pronominalisation. In addition he extends his reviews to focus
structure and linking. Problems and extensions are considered in the
concluding section, viz. the critical points made by Gomez-Gonzalez
and Han. With information structure in SFG, there is a detailed
account of theme and rheme as proposed by Halliday. Expansions on
Halliday's system networks by Matthiessen follow as well as thoughts
on voice in SFG. In addition, modifications, alternatives and
extensions to Halliday's account are treated to a large extent,
notably Huddleston's critical account. A discussion of information
structure in the Cardiff grammar follows, which emphasises theme and
voice and processing chunks of information. Chapter 2 ends in a
comparison of approaches where topicality, or more precisely types of
clausal topic and their realisation are emphasised. With regard to the
related topic of focality, Butler concentrates on prosodic prominence,
ways of realising focus and grammatical constructions. An alternative
perspective is offered with respect to the importance of position in
the clause as an indicator of informational status. The chapter
concludes with a comparison of how voice is treated in the three
grammatical approaches.

In Chapter 3, Butler moves beyond the simplex clause to discuss the
three approaches of FG, RRG and SFG to the structure and meaning of
complex sentences, still within the scope of grammar
itself. Therefore, he discusses the phenomena traditionally known as
coordination, clause embedding and subordination. In order to discuss
complex sentences in FG, the semantic basis of complex sentence
formation is introduced which covers aspects such as coordination and
embedding. Complex sentences in RRG are introduced by notions of
nexus, juncture and their relationships, including clause-linkage
markers and the Interclausal Relations Hierarchy. On top, focus
structure in complex sentences and clausal postmodification in noun
phrases play a role. The Sydney grammar account is featured for the
approach in SFG including the concepts of clause complex and sequence,
types of relationship between clauses, parataxis and hypotaxis and
logico-semantic relations. The treatment of the Sydney grammar is
terminated by the relationship between lexicogrammar and semantics in
the area of the clause complex. Butler then touches upon complex
sentences in the Cardiff grammar. In the concluding comparison of the
grammatical approaches, complex sentences are treated under three main
headings: units involved in complexing in relation to the layered
structure of clauses, the nature of the relationships between the
units and the relationships between semantics and syntax in this
area. Matters concerned with language typology are discussed on the
way. The chapter finishes with a description of four example sentences
in terms of each approach.

Chapter 4 integrates additional aspects of discourse and text. With
regard to FG, Butler discerns several strands to issues relating to
texts and their underlying discourses. He concentrates on those
aspects which have not been dealt with in detail in earlier chapters:
a classification of approaches, modelling discourse by analogy with
grammar, modular approaches, reconciling the upward layering and
modular approaches and models oriented towards processing. Butler's
review of RRG sets out to present the approach of Van Valin &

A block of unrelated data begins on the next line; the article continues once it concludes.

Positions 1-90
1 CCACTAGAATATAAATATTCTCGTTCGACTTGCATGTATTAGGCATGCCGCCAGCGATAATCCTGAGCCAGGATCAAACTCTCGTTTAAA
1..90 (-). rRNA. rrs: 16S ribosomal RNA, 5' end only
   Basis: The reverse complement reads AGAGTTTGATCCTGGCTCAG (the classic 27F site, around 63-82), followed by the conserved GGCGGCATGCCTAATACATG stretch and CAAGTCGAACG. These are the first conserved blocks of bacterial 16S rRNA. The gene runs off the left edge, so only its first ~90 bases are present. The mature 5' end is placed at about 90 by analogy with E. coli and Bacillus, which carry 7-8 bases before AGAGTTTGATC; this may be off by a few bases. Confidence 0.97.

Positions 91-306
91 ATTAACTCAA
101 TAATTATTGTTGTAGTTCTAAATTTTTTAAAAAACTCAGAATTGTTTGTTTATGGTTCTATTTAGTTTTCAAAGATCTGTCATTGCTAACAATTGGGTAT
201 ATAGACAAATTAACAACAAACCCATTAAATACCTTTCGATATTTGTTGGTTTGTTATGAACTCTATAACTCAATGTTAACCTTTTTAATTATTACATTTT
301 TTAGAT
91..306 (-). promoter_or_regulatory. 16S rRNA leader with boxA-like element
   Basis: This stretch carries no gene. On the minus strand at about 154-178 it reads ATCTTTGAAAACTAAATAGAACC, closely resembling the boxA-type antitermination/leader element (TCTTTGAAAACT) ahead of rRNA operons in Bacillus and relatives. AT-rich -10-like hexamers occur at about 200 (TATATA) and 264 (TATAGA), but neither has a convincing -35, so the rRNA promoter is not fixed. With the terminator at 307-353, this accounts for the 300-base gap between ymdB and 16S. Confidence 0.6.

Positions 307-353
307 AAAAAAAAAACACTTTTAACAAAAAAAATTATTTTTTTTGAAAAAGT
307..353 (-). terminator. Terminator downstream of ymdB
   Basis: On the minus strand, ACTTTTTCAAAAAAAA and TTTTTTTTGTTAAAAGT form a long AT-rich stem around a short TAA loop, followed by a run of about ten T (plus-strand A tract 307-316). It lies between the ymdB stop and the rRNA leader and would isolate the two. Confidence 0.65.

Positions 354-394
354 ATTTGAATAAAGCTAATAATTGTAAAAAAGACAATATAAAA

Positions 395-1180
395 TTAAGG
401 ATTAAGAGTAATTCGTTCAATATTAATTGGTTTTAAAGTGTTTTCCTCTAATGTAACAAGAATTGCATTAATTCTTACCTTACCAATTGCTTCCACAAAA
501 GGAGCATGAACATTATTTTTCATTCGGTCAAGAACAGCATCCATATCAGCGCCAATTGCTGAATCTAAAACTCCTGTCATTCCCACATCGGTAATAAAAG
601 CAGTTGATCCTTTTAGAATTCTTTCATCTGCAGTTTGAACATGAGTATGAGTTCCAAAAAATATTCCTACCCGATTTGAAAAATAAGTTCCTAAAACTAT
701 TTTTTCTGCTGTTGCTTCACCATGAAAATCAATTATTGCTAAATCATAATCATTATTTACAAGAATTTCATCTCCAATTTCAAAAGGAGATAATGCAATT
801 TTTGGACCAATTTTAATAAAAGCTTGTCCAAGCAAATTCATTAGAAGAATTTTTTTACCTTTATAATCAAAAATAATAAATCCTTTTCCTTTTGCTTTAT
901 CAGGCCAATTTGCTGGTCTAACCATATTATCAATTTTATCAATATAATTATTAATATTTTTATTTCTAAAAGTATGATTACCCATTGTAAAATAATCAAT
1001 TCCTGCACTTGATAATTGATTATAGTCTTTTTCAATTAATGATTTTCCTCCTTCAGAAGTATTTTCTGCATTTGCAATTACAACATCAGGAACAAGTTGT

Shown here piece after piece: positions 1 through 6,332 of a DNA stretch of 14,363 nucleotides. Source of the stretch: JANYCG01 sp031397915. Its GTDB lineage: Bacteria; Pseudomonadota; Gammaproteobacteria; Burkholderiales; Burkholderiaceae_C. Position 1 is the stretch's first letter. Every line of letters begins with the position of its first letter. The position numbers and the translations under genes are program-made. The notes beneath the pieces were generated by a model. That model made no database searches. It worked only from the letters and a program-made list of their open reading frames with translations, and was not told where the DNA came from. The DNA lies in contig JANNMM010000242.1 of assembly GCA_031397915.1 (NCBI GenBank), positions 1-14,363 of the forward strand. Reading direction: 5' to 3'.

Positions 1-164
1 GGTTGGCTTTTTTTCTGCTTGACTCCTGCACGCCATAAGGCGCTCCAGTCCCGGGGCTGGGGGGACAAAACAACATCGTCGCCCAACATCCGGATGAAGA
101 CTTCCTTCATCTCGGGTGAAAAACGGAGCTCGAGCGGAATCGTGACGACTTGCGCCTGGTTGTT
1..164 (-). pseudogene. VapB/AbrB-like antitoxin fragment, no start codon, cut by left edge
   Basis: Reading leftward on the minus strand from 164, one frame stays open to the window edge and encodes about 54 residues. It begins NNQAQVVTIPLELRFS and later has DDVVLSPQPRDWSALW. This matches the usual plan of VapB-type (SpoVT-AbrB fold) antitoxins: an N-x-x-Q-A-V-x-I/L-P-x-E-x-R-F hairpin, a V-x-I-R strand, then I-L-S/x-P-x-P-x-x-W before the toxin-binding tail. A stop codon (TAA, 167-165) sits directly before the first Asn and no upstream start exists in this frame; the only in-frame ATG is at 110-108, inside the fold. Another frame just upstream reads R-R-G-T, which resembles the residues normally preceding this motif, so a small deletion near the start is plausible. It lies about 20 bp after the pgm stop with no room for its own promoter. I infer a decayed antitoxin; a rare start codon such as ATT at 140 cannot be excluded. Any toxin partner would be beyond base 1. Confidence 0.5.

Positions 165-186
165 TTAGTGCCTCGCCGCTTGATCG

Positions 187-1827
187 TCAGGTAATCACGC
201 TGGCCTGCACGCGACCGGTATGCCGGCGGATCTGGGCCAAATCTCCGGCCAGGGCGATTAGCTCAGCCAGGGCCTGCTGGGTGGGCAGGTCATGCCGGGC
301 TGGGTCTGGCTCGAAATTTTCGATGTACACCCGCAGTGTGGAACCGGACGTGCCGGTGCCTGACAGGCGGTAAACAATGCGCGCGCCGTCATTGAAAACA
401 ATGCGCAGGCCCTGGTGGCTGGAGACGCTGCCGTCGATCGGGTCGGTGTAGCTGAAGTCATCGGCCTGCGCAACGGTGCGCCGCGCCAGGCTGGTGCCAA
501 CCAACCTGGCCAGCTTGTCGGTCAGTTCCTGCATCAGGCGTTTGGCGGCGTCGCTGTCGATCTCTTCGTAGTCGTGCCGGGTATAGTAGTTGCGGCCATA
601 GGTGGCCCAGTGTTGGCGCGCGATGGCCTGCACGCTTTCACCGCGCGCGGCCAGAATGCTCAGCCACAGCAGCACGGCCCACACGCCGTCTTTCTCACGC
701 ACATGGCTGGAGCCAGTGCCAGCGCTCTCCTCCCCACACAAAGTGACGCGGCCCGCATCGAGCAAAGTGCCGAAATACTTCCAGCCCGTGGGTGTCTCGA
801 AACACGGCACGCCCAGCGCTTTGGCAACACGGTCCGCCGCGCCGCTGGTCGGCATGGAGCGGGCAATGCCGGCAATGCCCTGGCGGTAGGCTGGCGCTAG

LaPolla. Although no model of discourse or of text structure has been
developed within RRG, they assign a key role in the theory to
discourse pragmatics. Within the field of SFG, Butler concentrates on
further aspects of discourse and text, grammar and meaning in Sydney
SFG. He makes some brief general comments about important work on
cohesion by Halliday & Hasan and then looks at SFG work on discourse
and text under two broad headings: on the one hand, discourse and text
in relation to metafunction which includes experiential and logical
components of the ideational function. On the other hand, Butler
refers to relationships between discourse, text and context. They are
followed by a summary of work on discourse and text in the Cardiff
version of SFG and another comparison of the grammatical approaches.

Chapter 5 obtains a special status in that Butler discusses
applications of the grammars in two further areas: the position taken
by FG, RRG and SFG on first or second language learning, by the child
acquiring a native language and by learners of varying age as a second
or a foreign language. Further how the grammars can be put to use in
various applications such as computational linguistics, stylistics,
translation or clinical linguistics. The areas dealt with in this
chapter are nevertheless less central to the main concerns of the book
than those in previous chapters.

Chapter 6 offers a final critical look at the theories under
discussion. The focus is on the extent to which they achieve the
various goals to which a structural-functional grammar might
aspire. Butler reviews each theory with regard to the following two
aspects: the criteria of adequacy which are considered as important by
proponents of the theory themselves and whether even a good
approximation to adequacy in a limited number of areas prioritised by
a particular theory is satisfactory. Since Butler finds a negative
answer to the latter, he proposes an alternative composite set of
criteria at which he believes a truly functional theory should aim. He
then discusses the implications of these criteria for the shape of a
new integrated model, reviewing the potential of the various
structural-functional grammars as contributors to such a model. As in
the foregoing chapter, frequent reference is made to the discussion in
earlier chapters and in Volume 1. In this way, the current chapter
acts as a summary of many of the central points raised throughout
Butler's book.

With his impressive book, Butler cements his great expertise in the
area of structure and function. Also those who are not familiar with
FG, RRG and SFG can gain a deeper insight into these theories. Notably
the discussions of controversial views and the frequent use of
diagrams and authentic examples along with a comparison of the
approaches under discussion aid the reader in getting an all-embracing
grasp of the area. Butler's book has a clear structure and is written
in a straight-forward language. Butler's frequent recursions to Volume
1 are helpful for an overall orientation and so are his references
back to previously analysed ideas at the beginning of each major


Lascarides, Alex and Asher, Nicholas (2003). Imperatives in
dialogue. In: Kuehnlein et al. (2003).

Kuehnlein, Peter, Rieser, Hannes and Zeevat, Henk (2003).
Perspectives on Dialogue in the New Millennium. Amsterdam, etc.: John

Sassen, Claudia (2003). An HPSG-based representation model for
illocutionary acts in crisis talk. In: Kuehnlein et al. (2003).
Claudia Sassen is a researcher at the Universitaet Dortmund, Germany. She holds a doctorate in computational linguistics. Her main research topics are corpus linguistics, particularly thematic relations in different kinds of dialogue.